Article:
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The battery packs are lithium cells already not nicad.  They are just worn out from use.  A xoworker gave the drilk and mini recipracating saw to me  with one bad battery pack and 1 barely working.  What type of flux did you use?  I have low temp solder leaded and un leaded as well as some rosin flix paste.  I feel comfortable soldering to the positive side because of the air gap underneath but was weary on soldering to the flat negative side.

 

Edit: Forgive my typing errors I am on my cell phone and this site doesnt work well on the phone.  

 

Kyleag89
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flydiver
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Wish I could help with the flux. Ordered it some time ago and the label is all in Chinese. Cannot find the source. It appears like water, but seems to work. My ‘stock’ paste flux I’ve used for years, that works well with regular solder did not work on the low temp stuff. I did a search on Amazon and a number of options did come up. Guess that’s a place to start.
I have used standard solder on li-on cells. So far, I cannot ascertain any lasting damage. The technique is use a large tip hot iron, good prep, and solder FAST. Minimize contact time.
IMPORTANT-You’ve got old cells. Make sure they are well discharged, and practice technique and soldering products on those.

The latest pack I made used the very low temp solder and Chinese flux. It stuck fine to the batteries. It would NOT hold properly on solid CU wire I tried to use from battery>battery. For that I ended up using solder removal braid with a bit of shrink in the middle for insulation. That worked fine.

To Air is Human, to Respire….Divine.

chops728
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The main thing is the cell has to be clean (sand or skuff it ) the next thing is you need a big tip with plenty of Heat —that way you get in and out quick —Always tin the cell first— one other thing is —make sure when you solder the positive side your strip or wire is away from the edge of the cell — if it gets real hot and melts through it will be a direct short —if you’re just replacing cells just gently peel up the nickel strip and replace the cells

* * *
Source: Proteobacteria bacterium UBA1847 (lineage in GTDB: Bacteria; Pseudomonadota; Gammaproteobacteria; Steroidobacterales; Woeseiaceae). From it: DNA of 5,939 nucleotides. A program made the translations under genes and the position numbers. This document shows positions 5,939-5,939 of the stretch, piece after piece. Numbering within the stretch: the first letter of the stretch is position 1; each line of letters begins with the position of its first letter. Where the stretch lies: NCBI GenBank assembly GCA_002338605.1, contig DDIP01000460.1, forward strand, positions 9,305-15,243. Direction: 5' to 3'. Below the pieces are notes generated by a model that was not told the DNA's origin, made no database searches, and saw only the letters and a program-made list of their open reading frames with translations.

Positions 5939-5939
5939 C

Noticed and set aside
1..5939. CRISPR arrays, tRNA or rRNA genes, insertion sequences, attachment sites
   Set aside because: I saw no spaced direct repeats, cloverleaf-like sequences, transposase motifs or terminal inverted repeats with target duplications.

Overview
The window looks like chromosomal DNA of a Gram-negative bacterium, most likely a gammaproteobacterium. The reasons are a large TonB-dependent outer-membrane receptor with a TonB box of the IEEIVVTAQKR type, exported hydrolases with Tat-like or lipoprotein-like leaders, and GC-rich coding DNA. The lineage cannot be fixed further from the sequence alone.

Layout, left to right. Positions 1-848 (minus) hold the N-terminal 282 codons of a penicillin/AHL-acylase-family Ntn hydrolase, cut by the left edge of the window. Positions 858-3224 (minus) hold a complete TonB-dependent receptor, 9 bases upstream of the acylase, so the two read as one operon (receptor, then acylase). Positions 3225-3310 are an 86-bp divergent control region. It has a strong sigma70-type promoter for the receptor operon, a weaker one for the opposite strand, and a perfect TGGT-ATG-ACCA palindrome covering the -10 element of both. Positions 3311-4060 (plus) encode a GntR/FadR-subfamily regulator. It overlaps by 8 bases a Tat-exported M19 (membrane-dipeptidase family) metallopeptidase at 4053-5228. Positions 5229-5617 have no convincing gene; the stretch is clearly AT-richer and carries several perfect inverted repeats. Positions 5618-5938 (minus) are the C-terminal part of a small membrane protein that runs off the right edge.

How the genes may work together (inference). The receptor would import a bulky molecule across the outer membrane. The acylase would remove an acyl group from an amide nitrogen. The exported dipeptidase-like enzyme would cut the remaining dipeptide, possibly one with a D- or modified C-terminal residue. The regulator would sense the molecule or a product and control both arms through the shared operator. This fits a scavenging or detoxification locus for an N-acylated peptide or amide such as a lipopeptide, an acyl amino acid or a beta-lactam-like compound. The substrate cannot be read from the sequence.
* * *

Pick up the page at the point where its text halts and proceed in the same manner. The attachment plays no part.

the4ds9
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ggf31416
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I’m not sure that has 10A CDR. Since that’s the original cell capability it should be the minimum to be safe.

Kyleag89
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Thanks for the help everyone, I will place an order with lionwholesale today for some new flat tops.  I like to use them because they are close to me and shipping is quick.  I am going to use the Molicell 35a discharge cells unless someone thinks thats not a good choice?  What would be best to use for connecting them together?  I have silicone coated 22awg wire or de soldering wick, or I can order something better.

chops728
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How is the old pack assembled —any pictures

Kyleag89
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I dont have pics but I can take some today.  They are arranged in a triangle with a combo lf nickel strips and wires connecting them together.  

Correllux
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I don’t recall if Liion sells any but I would pick up some nickel strip and cut it to fit. Amazon has loads of it relatively cheap, all sizes and thicknesses. Solder wick may corrode and have strands fail/break over time even when stationary…I think if using wire I’d go larger but space may be a problem in the pack? Be very careful attaching the negative end. Personally I don’t mind a blob of solder on the positive but I don’t want to solder lithium anymore, especially the negative end. I don’t mind at all with NiMH or NiCd but it’s not worth the risk with lithium-ion, imho.

flydiver
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Personally I’ve found soldering wick easier to work with when making a pack. It tins well, lays flat, and solders on quickly and solidly. Wire is a bit harder to work with for connecting batteries.
I do use a small bit of shrink wrap to insulate the middle.
Like I said, practice on the old/lame cells.

To Air is Human, to Respire….Divine.

Kyleag89
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flydiver wrote:
Personally I've found soldering wick easier to work with when making a pack. It tins well, lays flat, and solders on quickly and solidly. Wire is a bit harder to work with for connecting batteries. I do use a small bit of shrink wrap to insulate the middle. Like I said, practice on the old/lame cells.

 

I agree it is much easier to solder with and why I am most likely going to use it.  Space is also limited and the flat wick will help out.  I will cover any exposed copper with heat shrink tubing and wrap the cell in electrical tape.